On the week of 16 January, Hobart hosted the 2017 Linux.conf.au - a week long event for the free and open-source community to share knowledge, and continue its long-running reputation for being the leading Linux conference in the Australasian region.
The event was well-attended by delegates coming from as far as Europe and North America, including well-recognised names like Mozilla, Wikipedia, and GitHub, as well as key Linux vendors like SuSE, Red Hat, and Oracle. With plenty of networking opportunities, it was an excellent time to reinforce existing relationships, as well as make new contacts and share experiences.
Linux.conf.au has a professional audio-visual team working hard to record all of the talks and upload them for the general public.
There were several themes that were clear from the conference: The changing political landscape of open source software, and how it affects its sustainability. The reducing demand for permanent servers, and the move to serverless infrastructure. And the ever-increasing focus on continuous testing and shrinking deployments.
Several talks in the conference, including most of the keynote speakers, highlighted the gradual change in the audience of open-source projects, and the new pressures experienced by popular projects, especially on their project maintainers. The number of non-contributing users has significantly escalated over the last decade, and the ratio of maintainers to users has continued to increase, while user expectations of stability and reliability of software has continued to increase. Over time, this has meant more corporate stewardship over important open source projects, but still poses risks to projects maintained by a small number of individuals that are embedded widely across the Internet. It echoed the continuing call of "get involved", and encouraging organisations to give back to the community - whether in developer time, or by financial stewardship, or even by sponsoring a local Meetup - to ensure the projects we rely on are still around in the future.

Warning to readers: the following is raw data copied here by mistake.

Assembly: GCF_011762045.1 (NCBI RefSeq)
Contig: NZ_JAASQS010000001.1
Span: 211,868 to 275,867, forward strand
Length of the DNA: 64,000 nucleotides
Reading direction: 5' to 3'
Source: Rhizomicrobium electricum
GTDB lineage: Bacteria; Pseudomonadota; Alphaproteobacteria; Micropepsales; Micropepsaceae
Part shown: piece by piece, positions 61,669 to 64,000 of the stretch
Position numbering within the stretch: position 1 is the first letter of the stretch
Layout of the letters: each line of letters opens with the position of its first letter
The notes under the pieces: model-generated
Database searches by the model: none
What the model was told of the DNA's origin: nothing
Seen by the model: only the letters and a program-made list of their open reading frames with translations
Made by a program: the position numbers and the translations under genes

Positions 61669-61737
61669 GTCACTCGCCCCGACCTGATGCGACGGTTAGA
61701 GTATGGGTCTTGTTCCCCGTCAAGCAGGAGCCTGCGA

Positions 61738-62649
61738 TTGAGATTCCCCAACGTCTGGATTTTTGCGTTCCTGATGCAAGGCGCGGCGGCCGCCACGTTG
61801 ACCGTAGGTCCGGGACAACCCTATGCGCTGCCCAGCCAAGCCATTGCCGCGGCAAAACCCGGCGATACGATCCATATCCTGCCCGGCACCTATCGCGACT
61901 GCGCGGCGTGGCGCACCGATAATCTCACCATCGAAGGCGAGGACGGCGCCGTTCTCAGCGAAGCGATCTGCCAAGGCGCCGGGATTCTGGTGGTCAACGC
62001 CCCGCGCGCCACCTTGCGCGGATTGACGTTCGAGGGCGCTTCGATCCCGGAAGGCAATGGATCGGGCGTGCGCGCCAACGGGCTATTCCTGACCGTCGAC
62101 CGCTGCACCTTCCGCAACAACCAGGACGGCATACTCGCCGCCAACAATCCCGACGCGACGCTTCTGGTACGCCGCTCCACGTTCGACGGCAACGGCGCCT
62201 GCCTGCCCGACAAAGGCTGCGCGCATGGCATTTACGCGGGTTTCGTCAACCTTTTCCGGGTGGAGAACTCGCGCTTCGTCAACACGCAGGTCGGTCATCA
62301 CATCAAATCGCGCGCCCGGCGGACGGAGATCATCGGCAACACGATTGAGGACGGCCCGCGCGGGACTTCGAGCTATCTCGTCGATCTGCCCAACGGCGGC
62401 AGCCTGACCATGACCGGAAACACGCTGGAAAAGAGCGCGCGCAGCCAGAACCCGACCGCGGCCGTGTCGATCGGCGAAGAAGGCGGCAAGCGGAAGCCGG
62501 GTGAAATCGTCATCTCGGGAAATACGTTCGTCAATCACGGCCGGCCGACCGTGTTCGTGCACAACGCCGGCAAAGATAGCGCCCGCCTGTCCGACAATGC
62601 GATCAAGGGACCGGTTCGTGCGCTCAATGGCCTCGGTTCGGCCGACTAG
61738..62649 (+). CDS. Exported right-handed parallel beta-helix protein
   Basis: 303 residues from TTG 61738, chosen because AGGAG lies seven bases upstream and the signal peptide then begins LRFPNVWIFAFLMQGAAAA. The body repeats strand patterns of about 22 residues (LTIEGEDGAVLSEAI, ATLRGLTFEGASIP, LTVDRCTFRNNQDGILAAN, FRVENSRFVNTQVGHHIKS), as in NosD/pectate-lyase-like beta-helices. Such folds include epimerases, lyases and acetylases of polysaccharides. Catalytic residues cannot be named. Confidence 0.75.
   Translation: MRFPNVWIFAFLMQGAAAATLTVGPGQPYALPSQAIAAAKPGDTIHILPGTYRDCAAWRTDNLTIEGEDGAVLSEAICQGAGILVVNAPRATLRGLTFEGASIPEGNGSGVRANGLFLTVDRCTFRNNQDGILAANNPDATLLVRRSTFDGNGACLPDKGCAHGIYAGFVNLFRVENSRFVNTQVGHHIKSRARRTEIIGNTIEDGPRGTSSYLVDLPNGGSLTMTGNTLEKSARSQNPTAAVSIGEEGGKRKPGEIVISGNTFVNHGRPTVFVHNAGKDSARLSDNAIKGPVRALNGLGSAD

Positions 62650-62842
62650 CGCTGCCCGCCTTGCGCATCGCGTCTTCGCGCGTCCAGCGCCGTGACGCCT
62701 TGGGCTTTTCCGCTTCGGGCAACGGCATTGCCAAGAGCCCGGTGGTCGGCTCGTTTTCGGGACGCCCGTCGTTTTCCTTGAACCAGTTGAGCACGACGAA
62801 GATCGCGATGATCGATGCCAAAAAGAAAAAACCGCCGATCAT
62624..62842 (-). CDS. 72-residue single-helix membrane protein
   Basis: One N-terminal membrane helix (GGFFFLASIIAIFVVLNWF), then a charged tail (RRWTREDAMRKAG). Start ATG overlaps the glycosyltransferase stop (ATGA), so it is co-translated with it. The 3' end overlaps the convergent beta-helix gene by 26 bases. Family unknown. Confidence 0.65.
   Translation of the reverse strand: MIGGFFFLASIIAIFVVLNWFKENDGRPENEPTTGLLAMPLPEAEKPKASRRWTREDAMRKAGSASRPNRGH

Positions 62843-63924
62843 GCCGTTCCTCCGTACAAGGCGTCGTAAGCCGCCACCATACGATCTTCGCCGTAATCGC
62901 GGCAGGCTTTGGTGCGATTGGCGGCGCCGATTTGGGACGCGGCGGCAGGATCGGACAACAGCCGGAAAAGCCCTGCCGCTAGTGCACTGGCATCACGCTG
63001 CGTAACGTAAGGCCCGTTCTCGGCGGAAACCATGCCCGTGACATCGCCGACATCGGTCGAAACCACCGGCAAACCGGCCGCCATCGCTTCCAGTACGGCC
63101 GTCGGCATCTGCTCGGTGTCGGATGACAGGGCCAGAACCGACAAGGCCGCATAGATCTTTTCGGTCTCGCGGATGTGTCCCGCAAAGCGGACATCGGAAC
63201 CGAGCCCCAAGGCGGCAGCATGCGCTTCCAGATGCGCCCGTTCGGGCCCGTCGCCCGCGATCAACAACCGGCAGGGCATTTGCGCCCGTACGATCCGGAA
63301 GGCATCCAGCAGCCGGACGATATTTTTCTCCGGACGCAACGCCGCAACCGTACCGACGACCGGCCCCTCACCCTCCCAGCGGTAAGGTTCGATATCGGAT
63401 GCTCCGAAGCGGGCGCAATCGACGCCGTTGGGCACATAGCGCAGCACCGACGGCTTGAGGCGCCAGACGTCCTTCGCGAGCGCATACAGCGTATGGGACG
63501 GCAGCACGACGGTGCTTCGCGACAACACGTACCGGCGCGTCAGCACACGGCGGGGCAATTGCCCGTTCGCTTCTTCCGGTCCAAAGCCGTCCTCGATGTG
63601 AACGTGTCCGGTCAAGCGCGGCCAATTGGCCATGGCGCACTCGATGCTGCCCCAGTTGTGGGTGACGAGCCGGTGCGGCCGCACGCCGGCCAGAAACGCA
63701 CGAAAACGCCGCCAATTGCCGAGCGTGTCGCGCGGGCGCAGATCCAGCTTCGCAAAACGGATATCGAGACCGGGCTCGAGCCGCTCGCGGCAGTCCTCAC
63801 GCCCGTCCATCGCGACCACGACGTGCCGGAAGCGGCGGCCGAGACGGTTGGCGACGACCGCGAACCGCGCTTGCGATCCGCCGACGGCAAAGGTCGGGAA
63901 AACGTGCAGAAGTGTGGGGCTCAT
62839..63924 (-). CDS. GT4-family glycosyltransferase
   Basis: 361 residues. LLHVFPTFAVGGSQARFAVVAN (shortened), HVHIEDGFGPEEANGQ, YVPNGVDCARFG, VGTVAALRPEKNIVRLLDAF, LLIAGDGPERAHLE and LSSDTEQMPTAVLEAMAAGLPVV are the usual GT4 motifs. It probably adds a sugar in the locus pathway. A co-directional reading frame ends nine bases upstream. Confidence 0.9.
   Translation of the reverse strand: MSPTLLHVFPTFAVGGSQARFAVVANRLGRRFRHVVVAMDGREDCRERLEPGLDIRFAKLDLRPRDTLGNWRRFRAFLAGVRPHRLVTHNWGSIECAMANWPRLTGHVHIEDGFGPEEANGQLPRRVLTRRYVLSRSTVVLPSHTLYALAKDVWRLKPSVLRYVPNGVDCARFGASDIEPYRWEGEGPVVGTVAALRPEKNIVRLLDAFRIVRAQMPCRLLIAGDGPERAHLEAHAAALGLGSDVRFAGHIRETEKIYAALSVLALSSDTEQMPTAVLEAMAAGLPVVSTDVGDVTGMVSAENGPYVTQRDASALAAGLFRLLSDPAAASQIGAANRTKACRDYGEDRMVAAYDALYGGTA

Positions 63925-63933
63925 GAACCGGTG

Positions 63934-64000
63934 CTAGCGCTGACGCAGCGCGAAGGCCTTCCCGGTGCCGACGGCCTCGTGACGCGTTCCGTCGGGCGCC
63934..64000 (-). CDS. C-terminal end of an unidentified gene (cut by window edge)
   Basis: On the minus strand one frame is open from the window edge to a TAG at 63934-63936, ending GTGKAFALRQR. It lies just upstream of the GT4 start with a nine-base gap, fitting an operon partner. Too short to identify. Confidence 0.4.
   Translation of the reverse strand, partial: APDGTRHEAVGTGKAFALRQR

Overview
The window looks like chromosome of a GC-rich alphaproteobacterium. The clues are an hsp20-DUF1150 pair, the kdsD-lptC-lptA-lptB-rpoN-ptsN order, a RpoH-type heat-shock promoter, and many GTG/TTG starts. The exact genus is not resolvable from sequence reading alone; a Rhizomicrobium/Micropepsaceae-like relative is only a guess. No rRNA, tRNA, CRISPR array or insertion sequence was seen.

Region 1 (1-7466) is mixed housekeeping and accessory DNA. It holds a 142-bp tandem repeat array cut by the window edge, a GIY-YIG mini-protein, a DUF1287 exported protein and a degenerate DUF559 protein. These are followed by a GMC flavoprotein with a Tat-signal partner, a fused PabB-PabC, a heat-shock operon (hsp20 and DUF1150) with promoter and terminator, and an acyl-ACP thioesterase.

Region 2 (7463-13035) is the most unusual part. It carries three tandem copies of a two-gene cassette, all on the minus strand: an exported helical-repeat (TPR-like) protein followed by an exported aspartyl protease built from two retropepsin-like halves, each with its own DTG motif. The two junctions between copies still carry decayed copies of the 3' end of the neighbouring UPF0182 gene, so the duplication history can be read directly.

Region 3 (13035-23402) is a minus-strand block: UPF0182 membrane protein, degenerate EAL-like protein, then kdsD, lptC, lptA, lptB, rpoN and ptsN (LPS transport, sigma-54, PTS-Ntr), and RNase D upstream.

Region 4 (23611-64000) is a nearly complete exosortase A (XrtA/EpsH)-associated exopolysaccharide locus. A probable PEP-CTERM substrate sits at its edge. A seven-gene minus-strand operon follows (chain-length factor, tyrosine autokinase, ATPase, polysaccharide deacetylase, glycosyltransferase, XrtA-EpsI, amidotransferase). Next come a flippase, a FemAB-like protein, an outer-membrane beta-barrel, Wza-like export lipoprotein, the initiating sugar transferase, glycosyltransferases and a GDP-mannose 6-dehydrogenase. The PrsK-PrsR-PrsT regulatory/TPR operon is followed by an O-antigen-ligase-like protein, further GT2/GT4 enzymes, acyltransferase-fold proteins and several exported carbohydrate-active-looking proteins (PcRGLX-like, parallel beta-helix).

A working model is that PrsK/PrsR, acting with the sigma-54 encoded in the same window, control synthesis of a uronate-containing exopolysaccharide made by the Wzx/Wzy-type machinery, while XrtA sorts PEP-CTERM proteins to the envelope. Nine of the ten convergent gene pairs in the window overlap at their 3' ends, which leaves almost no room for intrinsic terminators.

One of my favourite areas of discussion was the future of servers and security. As we move towards more Infrastructure as Code, microservices, and Cloud-like services, we rely less and less on traditional infrastructure or even virtual machines. A standout talk in this area was on cloud architecture security by Casey West.
Nevertheless, it's clear that solutions are still required when a fully Cloud-like architecture isn't possible, as demonstrated by Tom Eastman in his talk with a great explanation of things you can do when you really need an on-site appliance, The Opposite of Cloud.
It was also great to see the increased focus on testing, as well as mass testing on alternative architectures, as demonstrated in a talk by Daniel Axtens - it shows the scalability and speed of Docker, and the scale of testing that is now possible.
As well as talks, there were also great direct learning opportunities and tutorials. I personally enjoyed GitHub's session - and my colleague Glen attended and recommended the Docker from Scratch Tutorial. These tutorials are an added bonus to in-person conference attendees, with experienced people available to help you learn.
Linux.conf.au is a highly-recommended conference, and a great way to keep up with the changes in the open source community, from new and interesting projects, and meeting some of the creators and maintainers, and to see the shape of things to come.